- The HM Treasury Code of Practice for Government Boards should be revised to include ethical standards as key considerations for departmental boards
- Departmental boards should put in place processes to learn lessons regarding contractual relationships prior to contracts’ conclusion or extension
- Departmental boards should demonstrate leadership on the importance of high ethical standards in commissioning and elevate responsibility for the overall framework for commissioning for services, including expected ethical standards, to board level
- The Government Chief Commercial Officer should revise the Standards of Service for the Government Commercial Function personnel to include understanding of and commitment to continuing awareness of ethical standards
- Ethical standards training relevant to procurement and commissioning activities should be mandatory for all civil servants for whom commissioning is part of their role
- Accounting Officers in their annual accounts should provide assurance in accordance with HM Treasury’s ‘Principles of Managing Public Money’ that high ethical standards are part of achieving value for money
- All professional bodies such as CIPS, CIPFA, ICAEW and ICAS, as well as the National Audit Office, should insist that financial, audit, legal and actuarial professionals demonstrate ‘moral courage’ when they witness irregularities, and ensure they know where to go to make professional complaints about ethical standards breaches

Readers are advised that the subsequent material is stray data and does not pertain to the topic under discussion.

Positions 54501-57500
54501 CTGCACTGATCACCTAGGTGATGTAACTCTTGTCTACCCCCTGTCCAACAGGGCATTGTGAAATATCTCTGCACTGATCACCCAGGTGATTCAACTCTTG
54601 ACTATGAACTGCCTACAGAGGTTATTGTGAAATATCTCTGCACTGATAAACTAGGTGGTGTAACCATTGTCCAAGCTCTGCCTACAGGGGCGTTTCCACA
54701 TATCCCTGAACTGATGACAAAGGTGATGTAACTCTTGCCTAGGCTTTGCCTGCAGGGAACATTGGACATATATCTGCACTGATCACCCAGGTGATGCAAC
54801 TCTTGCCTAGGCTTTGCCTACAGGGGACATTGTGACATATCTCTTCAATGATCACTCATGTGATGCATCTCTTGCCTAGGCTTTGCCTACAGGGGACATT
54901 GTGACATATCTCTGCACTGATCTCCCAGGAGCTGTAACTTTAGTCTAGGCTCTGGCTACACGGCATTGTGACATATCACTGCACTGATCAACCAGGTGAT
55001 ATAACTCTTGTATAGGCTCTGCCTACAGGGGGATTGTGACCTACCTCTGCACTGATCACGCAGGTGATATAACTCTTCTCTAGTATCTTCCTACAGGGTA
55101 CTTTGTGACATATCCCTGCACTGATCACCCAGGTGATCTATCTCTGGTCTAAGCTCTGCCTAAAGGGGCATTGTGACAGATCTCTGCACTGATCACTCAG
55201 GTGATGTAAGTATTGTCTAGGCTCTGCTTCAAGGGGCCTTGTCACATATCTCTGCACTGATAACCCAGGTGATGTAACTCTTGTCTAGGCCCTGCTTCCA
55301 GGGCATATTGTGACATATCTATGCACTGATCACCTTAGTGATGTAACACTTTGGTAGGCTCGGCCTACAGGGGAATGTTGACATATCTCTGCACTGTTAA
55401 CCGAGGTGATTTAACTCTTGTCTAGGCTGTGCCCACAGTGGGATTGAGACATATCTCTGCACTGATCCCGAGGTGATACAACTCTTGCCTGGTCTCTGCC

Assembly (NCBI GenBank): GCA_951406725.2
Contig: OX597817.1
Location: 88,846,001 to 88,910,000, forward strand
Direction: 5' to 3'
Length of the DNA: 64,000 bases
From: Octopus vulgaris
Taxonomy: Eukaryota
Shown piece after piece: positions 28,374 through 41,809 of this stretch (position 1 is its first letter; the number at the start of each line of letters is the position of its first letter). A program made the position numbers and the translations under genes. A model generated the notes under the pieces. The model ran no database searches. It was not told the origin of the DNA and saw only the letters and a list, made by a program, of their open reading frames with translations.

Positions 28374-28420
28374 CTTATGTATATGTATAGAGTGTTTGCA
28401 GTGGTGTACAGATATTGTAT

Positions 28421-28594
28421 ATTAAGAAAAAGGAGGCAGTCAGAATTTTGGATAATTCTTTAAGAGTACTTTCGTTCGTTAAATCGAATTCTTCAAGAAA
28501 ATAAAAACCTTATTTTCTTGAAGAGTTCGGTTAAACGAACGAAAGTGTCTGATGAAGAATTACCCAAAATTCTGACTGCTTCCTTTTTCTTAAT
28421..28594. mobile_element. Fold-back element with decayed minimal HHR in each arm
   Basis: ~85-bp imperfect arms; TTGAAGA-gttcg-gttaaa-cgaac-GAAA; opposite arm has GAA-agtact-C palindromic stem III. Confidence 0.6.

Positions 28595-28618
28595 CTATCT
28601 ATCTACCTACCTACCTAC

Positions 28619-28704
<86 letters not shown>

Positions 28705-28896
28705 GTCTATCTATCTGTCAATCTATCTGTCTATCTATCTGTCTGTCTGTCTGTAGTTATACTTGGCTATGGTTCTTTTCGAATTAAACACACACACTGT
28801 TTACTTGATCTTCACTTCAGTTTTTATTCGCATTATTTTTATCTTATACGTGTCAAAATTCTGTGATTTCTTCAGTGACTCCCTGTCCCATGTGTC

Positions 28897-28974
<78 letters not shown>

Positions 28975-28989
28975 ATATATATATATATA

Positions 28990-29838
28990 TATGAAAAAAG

- The government should hold a public consultation on the question of expanding the Freedom of Information Act 2000 (UK) to include information held by providers where that information relates, directly or indirectly, to performance of a contract with government for the delivery of public services
- All public service providers must, at the point of commissioning, agree to the commissioning bodies’ Statement of Intent on the ethical behaviour expected of the Board, employees and subcontractors in delivery of any contract
- All public service providers must, at the point of commissioning, publish a corollary “Statement of Providers’ Intent” providing their plan for embedding a culture of high ethical standards in their service delivery approach during the life of the contract. This statement should reference the providers’ approach to ethical leadership, performance management, induction and ongoing professional training on ethical issues and honesty in reflecting performance issues during the life of the contract
- All suppliers to government be required to publish the process and anonymised outcomes of whistleblowing and complaints process the organisation has in place
“Following the corporate failures of a number of the biggest providers of services to government since 2013, including the devastating collapse of Carillion early in 2018, it is now essential that the government confirm their expectations of ethical standards among those who deliver services with public money,” Lord Bew argued.